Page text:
The father of a 26-year-old woman, who says she developed narcolepsy from the Pandemrix swine flu vaccine ten years ago, has said he never expected that an incurable life-long illness could be a side effect of the vaccine.

Pat Bennett was giving evidence in the action taken by Aoife Bennett of Lakelands, Naas, Co Kildare, against the Minister for Health, the HSE, the manufacturer of the vaccine, GlaxoSmithKline Biologicals, and the Health Products Regulatory Authority.

He said he had read the information that was available at the time and had read about possible side effects. "I expected nausea or something, not an incurable life-long illness."

Counsel for the HSE said there was additional information available about "rare but serious side effects".

Mr Bennett said he would have taken this to mean anaphylaxis or a complication from a heart condition but not narcolepsy or cataplexy. He had never heard of the the conditions before his daughter was diagnosed.

He said he did not have to use information phone lines advertised by the HSE because he had worked in the health system for 30 years and could pick up the phone to a number of professionals.

But he believed the Chief Medical Officer was the expert in this field and if Dr Tony Holohan said the vaccine was safe then it "was safe as far as I was concerned".

During cross examination Mr Bennett agreed there had been a series of newspaper articles about a controversy in Germany about the Pandemrix vaccine and that regular press conferences were held here to keep the public up to date about the pandemic.

He agreed that on 4 December there were newspaper articles about the virus peaking but the advice was to continue the vaccination programme because people were still getting sick. But he said the UK "was in treatment mode while Ireland continued to vaccinate".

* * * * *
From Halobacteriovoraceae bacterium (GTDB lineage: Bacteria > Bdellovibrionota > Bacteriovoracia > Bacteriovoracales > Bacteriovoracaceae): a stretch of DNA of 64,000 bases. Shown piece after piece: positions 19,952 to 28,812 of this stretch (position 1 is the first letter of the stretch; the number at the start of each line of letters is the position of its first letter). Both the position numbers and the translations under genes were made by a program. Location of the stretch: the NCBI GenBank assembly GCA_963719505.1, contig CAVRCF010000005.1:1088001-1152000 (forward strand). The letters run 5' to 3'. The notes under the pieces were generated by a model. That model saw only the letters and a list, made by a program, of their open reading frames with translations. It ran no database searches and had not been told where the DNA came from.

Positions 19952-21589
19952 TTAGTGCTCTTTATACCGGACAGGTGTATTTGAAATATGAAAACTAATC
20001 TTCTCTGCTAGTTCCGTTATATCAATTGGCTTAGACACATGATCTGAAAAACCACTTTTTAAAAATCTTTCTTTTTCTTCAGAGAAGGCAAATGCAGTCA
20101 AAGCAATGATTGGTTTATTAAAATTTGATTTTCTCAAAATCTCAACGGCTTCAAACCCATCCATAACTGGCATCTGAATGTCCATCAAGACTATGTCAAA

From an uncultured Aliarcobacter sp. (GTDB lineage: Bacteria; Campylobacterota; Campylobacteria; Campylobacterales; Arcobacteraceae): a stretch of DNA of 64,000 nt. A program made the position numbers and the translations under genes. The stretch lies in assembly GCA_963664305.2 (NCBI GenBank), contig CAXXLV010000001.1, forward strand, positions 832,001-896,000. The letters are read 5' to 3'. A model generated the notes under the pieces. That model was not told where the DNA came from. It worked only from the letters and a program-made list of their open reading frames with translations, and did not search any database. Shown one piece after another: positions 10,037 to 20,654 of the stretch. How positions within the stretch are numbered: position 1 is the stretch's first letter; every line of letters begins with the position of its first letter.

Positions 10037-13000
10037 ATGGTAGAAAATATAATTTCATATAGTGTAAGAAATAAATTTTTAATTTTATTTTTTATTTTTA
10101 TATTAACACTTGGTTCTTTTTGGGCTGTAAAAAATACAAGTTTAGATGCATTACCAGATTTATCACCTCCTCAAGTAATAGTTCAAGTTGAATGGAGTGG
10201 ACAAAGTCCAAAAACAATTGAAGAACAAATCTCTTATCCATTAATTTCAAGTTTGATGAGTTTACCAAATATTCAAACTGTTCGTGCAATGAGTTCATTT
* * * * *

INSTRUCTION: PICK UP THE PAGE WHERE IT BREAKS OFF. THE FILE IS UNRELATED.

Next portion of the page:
It was put to him that it was still of significant value to continue to vaccinate and he replied, "that is what we were told".

He said a simple line on the information sheet given to parents that the vaccine had not been tested on his daughter's age group would have informed people more. He did not agree with HSE senior counsel Maurice Collins that to do so would have misinformed people. Mr Collins said to simply say that would have excluded all the other information which led to the vaccine's approval.

Earlier Mr Bennett said if his daughter had been in Newry rather than Naas, she would be well now.

"This is the only time I am ashamed to be an Irish man that I was not born in Northern Ireland, where there was a humane approach," he said, referring to the fact that mass vaccination had stopped in Northern Ireland in December 2009.

Mr Bennett said he believed it was a civic responsibility to get the vaccine to protect his children, family and community.

"We wanted to be responsible citizens," he said.

He said he heard the Department of Health Chief medical officer on the radio.

"I would have no reason to doubt him. The message was that the vaccine was safe," he told Mr Justice Michael McGrath.

He added that he thought it would be better to get it than not.

He said he has got the swine flu vaccine himself, but he was given the other vaccine which was available.

Mr Bennett said his family were "like mushrooms in the dark" and discovery of information and documents before the case has "brought a lot of information out".